Figure 2 shows the crude (unadjusted) proportions by age group who reported symptoms, according to the rating of their home using the RHI. Index levels at 6 and above were combined in this graph to enable a proportion to be calculated for the level “6 and above” (at each level individually the data were too sparse). These graphs show generally rising prevalence overall with an increase in the index, but marked differences between age groups. Although children aged 0–6 showed dramatic increases in the proportion experiencing the respiratory symptoms, the associations between increasing levels of the RHI and reported symptoms were less strong for older age groups.

Figure 2

Proportion by age group and overall reporting an episode of wheezing or whistling in the chest (LH graph) or asthma attack (RH graph) during the past 12 months by the housing respiratory hazard index for their home.

As shown in Figure 1, there can be expected to be associations between some components of the RHI, particularly those that are part of the same causal chain. The Pearson correlation coefficients in Table 3 show statistically significant correlations bolded. These associations were expected, given that they arise from common conditions. When forming any index, particular aspects can be assigned excessive importance when highly correlated factors are included. The correlations within our data were not large, however: none was greater than 0.17. This suggests that different aspects of the home environment were being evaluated by these different components of the RHI.

Table 3 Pearson correlation coefficients for the different components of the RHI measured. Coefficients estimated to be statistically significantly different from 0 are bolded

One of the regressions fitted used indicator variables for the various levels of the RHI. The coefficients estimated from this regression were not inconsistent with an assumption of a linear increase given expected variation around a linear trend (see Table 4). Consistent with this assumption, the coefficients for the other explanatory variables did not change by more than 3% once the RHI was fitted as a linear term. By fitting the same model specification, but with a log rather than a logistic link function (using log-binomial regression), there was estimated to be an increase of 7% in the risk of whistling or wheezing (relative risk 1.07 with 95% CI 1.03–1.11) in a house with a given level of the RHI relative to a house rated one level lower. This means that in the poorer performing houses – those with a count of six according to the RSI – the number of occupants who experienced respiratory symptoms could be expected to be reduced by 33% (relative risk 0.67 with 95% CI 0.53 to 0.85) if these people were housed in the best performing houses, with a count of zero on the RSI.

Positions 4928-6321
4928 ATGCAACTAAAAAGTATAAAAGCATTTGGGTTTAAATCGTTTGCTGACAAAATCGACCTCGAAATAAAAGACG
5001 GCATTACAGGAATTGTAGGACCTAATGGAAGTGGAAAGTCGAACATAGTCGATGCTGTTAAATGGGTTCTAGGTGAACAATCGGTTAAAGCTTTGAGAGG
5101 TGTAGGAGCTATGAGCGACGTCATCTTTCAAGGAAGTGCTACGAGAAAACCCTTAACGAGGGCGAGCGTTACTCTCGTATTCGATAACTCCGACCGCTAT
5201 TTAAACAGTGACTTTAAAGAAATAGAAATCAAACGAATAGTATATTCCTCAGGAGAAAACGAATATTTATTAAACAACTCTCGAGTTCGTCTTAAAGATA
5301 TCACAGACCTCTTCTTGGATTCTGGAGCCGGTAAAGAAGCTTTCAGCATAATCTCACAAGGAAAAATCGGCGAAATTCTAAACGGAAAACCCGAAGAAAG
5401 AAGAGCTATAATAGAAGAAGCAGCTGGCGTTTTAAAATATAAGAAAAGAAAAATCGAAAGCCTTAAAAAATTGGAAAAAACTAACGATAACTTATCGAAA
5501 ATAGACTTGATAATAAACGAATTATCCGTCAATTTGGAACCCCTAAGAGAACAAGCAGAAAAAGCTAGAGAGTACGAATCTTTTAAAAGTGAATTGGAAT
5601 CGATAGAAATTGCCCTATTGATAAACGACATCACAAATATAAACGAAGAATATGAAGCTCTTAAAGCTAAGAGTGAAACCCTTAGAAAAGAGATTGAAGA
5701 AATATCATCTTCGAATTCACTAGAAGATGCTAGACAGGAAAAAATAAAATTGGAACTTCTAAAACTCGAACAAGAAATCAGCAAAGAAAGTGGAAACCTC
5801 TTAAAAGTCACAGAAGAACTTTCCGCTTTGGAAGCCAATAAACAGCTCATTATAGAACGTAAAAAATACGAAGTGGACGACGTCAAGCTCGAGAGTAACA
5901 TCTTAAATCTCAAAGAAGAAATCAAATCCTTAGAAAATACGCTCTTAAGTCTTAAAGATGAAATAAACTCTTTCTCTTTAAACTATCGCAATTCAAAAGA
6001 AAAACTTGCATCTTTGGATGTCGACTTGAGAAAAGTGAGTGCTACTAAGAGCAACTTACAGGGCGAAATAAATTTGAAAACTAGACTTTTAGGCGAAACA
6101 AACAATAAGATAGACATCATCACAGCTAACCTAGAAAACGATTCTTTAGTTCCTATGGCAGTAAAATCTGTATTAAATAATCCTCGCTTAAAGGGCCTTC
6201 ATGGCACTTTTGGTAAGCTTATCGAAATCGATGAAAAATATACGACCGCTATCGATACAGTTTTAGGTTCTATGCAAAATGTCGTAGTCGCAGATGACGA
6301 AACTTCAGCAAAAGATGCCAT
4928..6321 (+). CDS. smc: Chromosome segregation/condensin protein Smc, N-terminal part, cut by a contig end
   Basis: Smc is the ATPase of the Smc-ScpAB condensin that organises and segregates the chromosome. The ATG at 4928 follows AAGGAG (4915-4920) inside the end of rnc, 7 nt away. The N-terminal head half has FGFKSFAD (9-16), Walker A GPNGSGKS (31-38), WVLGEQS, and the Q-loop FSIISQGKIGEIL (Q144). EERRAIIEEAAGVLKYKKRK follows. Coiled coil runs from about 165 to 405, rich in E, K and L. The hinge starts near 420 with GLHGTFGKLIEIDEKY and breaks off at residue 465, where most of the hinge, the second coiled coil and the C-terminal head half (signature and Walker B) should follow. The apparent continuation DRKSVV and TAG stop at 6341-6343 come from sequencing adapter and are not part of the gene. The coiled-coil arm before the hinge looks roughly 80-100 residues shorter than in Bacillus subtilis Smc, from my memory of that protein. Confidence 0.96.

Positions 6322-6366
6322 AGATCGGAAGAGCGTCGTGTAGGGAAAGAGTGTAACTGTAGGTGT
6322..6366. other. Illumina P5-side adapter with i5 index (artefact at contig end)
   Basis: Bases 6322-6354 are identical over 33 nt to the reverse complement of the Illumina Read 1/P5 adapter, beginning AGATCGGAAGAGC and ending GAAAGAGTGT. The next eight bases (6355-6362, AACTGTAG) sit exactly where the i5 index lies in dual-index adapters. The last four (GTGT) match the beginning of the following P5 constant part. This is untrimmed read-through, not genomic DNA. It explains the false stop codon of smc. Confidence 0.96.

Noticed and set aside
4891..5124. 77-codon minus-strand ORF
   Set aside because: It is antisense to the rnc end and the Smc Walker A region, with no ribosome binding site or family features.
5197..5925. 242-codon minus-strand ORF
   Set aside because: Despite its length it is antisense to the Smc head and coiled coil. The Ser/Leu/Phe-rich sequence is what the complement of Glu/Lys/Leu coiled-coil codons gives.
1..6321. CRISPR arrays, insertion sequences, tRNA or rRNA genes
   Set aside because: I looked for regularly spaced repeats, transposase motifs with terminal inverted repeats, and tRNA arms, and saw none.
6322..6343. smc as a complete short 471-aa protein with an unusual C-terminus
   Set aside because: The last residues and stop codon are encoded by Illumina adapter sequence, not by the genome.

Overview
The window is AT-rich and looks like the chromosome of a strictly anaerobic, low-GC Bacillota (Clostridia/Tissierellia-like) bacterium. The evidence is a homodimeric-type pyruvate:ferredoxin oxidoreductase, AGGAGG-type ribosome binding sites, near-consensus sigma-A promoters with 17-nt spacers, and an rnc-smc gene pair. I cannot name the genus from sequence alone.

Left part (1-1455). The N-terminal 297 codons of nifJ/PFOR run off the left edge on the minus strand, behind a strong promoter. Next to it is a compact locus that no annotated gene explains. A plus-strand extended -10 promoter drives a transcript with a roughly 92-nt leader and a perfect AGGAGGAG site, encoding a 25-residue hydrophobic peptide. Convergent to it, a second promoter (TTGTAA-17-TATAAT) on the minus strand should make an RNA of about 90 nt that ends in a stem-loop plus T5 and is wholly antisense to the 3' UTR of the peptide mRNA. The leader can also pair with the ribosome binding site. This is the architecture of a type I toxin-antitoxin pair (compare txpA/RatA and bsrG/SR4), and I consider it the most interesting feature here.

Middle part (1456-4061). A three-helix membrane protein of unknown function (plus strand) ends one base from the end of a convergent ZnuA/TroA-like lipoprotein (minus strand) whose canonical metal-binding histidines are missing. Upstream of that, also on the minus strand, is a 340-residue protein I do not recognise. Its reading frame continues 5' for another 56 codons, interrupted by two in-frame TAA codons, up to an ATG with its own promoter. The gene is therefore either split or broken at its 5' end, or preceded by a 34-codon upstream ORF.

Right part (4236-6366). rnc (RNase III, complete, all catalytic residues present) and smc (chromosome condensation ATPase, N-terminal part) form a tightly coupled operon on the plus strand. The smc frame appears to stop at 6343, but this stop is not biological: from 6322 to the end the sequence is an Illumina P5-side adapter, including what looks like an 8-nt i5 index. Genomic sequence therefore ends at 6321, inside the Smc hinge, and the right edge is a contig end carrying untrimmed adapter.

Table 4 Crude odds ratios and adjusted odds ratios (with 95% confidence intervals in brackets) for whistling or wheezing in chest/asthma attack anytime in the last 12 months

As the data were clustered by household, with all household members exposed to the same housing factors, we allowed for overdispersion in the model. The third and fourth regressions indicated non-significant levels of underdispersion, which we did not account for in the models, leading to somewhat conservative confidence intervals. Accordingly, for the models 1 and 2, the covariance matrix was multiplied by the heterogeneity factors (Pearson Chi-Square/degrees of freedom) of 1.06 and 1.09 respectively; no heterogeneity factors were applied for models 3 and 4. There was no evidence of poor fits, as indicated by statistically non-significant Hosmer-Lemeshow Goodness-of-Fit tests.

To test for any differences between age groups in terms of the relationship between the respiratory symptoms and levels of the RHI, an interaction term between age and the RHI was tested in the models. This interaction term was not statistically significant, although it approached significance (p = 0.06) in model 2 (in which the dependent variable was reported wheeze and the RHI was fitted as a continuous variable).